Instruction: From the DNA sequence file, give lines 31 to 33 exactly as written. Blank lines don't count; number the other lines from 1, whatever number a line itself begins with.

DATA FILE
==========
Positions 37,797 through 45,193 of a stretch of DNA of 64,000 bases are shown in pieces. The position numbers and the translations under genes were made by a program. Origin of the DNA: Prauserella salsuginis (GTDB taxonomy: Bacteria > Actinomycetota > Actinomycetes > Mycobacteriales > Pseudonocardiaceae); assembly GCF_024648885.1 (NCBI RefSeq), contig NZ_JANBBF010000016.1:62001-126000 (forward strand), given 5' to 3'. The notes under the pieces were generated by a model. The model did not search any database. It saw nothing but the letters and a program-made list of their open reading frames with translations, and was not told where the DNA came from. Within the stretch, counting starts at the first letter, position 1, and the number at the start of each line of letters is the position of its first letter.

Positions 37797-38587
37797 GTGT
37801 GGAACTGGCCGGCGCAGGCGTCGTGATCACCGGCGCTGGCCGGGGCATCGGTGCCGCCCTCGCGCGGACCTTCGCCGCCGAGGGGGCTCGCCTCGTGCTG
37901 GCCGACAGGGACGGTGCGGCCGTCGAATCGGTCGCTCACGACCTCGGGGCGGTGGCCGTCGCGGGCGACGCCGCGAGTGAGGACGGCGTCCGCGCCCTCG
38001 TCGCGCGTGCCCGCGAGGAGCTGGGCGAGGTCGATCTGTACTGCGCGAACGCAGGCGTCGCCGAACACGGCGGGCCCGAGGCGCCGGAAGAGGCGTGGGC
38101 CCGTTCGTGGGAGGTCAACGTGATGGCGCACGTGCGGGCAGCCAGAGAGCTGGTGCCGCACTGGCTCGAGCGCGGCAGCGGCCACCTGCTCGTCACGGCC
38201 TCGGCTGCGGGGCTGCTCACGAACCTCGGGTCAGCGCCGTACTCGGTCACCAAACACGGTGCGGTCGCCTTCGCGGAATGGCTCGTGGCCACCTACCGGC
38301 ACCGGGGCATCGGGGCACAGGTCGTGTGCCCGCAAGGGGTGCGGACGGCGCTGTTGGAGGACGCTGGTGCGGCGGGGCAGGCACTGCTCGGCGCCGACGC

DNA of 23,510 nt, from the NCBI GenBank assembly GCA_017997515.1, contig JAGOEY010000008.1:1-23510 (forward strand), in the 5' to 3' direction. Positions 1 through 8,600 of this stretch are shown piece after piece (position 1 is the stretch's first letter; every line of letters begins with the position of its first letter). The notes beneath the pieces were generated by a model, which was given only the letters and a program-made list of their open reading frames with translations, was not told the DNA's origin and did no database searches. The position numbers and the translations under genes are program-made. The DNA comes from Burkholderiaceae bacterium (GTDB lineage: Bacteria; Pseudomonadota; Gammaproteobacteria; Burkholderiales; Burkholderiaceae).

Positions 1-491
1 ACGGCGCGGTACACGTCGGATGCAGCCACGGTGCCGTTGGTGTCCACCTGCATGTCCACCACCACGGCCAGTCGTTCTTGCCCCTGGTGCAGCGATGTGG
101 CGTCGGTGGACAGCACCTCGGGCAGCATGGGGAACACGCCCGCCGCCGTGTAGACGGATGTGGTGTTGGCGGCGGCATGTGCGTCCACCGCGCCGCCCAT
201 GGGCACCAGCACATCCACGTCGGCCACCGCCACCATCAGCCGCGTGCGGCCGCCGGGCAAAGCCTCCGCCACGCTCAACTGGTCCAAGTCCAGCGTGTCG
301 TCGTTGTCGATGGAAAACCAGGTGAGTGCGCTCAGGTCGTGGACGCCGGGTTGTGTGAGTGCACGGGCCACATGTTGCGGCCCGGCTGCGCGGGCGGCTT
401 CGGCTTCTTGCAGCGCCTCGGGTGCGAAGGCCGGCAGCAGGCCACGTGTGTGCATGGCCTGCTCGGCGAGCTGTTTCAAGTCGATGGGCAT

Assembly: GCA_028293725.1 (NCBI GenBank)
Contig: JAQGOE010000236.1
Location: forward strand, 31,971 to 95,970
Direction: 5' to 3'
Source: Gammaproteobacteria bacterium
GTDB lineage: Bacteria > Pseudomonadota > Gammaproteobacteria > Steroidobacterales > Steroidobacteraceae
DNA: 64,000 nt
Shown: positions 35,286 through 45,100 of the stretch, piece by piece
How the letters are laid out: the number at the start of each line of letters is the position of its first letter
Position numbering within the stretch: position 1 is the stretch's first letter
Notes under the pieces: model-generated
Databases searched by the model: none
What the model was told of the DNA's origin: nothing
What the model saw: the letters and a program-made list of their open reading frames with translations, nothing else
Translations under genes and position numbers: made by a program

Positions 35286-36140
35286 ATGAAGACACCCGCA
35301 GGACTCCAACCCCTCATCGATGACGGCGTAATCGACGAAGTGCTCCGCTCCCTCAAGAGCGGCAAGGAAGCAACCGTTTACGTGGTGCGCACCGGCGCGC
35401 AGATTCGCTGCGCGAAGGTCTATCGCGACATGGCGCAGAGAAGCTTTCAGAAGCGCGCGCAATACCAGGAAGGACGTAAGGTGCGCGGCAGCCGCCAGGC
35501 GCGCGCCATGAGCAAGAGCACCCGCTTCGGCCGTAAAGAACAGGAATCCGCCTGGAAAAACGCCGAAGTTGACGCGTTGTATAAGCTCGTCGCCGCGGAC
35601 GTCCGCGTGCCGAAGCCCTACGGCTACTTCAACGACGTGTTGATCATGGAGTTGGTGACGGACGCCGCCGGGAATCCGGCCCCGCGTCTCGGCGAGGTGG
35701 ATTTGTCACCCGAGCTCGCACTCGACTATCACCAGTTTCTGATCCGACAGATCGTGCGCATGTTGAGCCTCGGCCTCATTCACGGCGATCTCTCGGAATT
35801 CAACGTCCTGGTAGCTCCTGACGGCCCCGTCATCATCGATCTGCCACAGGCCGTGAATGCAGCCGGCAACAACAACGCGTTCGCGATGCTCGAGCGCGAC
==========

Translations under genes and position numbers: made by a program

Positions 35286-36140
35286 ATGAAGACACCCGCA